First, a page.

Some Indigenous leaders believe they’ve been largely excluded from Canada’s multibillion-dollar legal cannabis retail and cultivation industry.
That’s the message Indigenous leaders delivered last month at a Senate committee studying the implementation of the country’s federal cannabis law.
At the Senate hearings held by the Committee on Indigenous Peoples, some Indigenous leaders called for the federal and provincial governments to engage in meaningful dialogue over a carve-out within the federal and provincial laws allowing them to regulate cannabis in accordance with their own principles.
Darcy Gray, chief of Listuguj Mi’gmaq First Nation, said economic opportunities arising from cannabis legalization didn’t seem to be part of the conversations being had between the federal government and First Nations.
“Essentially, we seem to be an afterthought and something to be dealt with once things were set up and the market secured by others. So we recognize familiar patterns of systemic exclusion,” Gray told the committee.
Fully legal cannabis retail and cultivation remain largely absent from Canada’s Indigenous communities.
On the production side, only six of more than 600 cannabis producers licensed by both Health Canada and the Canada Revenue Agency are located on a reserve, implying the federal government has sanctioned, directly or indirectly, very little legal cannabis production in First Nations communities.
Provinces, responsible for retail regulation, haven’t done much better.
Provinces have sanctioned only a handful of stores in Indigenous communities across the country.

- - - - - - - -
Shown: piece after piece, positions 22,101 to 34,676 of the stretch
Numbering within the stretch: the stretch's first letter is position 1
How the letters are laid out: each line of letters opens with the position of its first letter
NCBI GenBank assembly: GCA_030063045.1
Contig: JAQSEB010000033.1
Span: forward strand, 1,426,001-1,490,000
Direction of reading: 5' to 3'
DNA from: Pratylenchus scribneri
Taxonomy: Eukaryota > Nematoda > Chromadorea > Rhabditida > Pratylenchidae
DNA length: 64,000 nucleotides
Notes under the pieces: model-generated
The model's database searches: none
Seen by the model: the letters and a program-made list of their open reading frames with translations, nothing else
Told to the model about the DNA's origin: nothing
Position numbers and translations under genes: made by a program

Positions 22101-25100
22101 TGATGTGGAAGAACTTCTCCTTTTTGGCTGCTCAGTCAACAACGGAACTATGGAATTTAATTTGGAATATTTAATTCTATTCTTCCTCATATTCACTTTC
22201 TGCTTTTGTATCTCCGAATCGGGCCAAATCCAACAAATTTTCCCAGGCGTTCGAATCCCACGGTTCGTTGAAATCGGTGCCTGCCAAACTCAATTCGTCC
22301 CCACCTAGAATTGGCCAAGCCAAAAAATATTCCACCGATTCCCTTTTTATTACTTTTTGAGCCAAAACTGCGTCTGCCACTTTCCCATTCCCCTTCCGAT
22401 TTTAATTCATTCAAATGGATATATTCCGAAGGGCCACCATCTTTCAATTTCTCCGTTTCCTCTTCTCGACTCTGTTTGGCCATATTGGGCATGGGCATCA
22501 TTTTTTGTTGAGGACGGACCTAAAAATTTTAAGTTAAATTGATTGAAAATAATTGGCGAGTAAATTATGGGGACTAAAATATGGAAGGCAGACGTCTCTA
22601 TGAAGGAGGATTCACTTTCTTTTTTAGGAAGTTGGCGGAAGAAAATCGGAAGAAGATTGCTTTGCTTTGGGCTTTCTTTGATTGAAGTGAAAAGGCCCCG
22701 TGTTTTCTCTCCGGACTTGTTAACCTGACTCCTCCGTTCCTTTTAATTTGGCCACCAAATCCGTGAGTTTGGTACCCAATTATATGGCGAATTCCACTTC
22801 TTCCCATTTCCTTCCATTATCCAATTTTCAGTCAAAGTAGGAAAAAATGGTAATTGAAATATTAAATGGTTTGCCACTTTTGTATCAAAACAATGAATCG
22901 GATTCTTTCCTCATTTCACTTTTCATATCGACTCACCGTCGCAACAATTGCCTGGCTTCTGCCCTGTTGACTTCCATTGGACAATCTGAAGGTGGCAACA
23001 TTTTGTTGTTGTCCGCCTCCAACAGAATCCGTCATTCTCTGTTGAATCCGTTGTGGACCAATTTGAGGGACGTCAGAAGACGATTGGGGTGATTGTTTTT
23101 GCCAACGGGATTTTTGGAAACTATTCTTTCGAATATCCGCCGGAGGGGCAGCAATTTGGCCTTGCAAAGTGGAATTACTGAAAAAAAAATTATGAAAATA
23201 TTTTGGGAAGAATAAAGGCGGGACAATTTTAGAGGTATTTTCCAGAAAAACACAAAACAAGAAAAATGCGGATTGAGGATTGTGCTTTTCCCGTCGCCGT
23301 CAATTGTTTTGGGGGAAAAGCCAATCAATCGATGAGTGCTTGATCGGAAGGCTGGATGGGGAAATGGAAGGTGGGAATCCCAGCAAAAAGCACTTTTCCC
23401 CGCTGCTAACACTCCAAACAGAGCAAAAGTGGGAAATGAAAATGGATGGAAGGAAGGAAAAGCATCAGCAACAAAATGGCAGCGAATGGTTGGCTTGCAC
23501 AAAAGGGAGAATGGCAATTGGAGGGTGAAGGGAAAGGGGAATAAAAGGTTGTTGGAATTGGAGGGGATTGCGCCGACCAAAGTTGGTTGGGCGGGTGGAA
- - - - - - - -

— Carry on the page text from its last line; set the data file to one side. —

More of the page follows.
At the hearings, Health Canada said it operates the Indigenous Navigator service to assist Indigenous communities’ participation in the production and manufacturing of cannabis.
Health Canada said there were 47 indigenous-affiliated or owned commercial producer businesses.
The regulator allows Indigenous-affiliated applicants to start the license-review process of their application before their facility is built, whereas non-Indigenous companies need to complete their facility before the Health Canada review can begin.
“Since 2016, Health Canada officials have participated in approximately 290 engagement sessions to discuss cannabis legalization and regulation, which has informed how Health Canada administers the Cannabis Act,” an agency representative told the committee.
“Since 2019, Health Canada has had discussions with an increasing number of interested First Nations developing their own cannabis-control measures ‘to explore mutually beneficial cannabis arrangements within the existing framework of the Cannabis Act.'”
Gray said Listuguj Mi’gmaq First Nation established its own cannabis law and set up stores under interim rules.
“Six years later, we’re still on the outside looking in on many aspects, despite putting in place many pieces to ensure our participation in the industry,” the chief told the committee.
He also suggested Indigenous communities are missing out on public health benefits from regulating cannabis production and sales on reserves.
“Systemic barriers remain in place. Our best efforts and those of other First Nations seem to be falling on deaf ears, especially when it comes to working with the province of Quebec,” he said.
The chief said “systemic exclusion” from the legal sector sends the message that Ingenious health is of lesser importance.
“Meanwhile, the industry as constructed seems to be floundering and asking for relief in some way, asking for reduced regulations and tax breaks and greater advantages,” Gray said.
“We’re still pushing for inclusion and a better way forward.”
The chief said he pushed for something along the lines of what became Section 62 in the province of Quebec’s Cannabis Act.
That section of Quebec’s law allows the provincial government to enter into agreements with First Nations regarding cannabis regulation, so long as those deals have the same objectives as Quebec’s law.
Quebec is now five years into legalization, and MJBizDaily understands the province has reached no such deals with any Indigenous communities.
The Quebec government also controls cannabis sales via the government-owned monopoly Société québécoise du cannabis.
But no stores have been opened, or sanctioned, by the province to facilitate access to “legal” cannabis on reserves.
‘Absence of meaningful dialogue’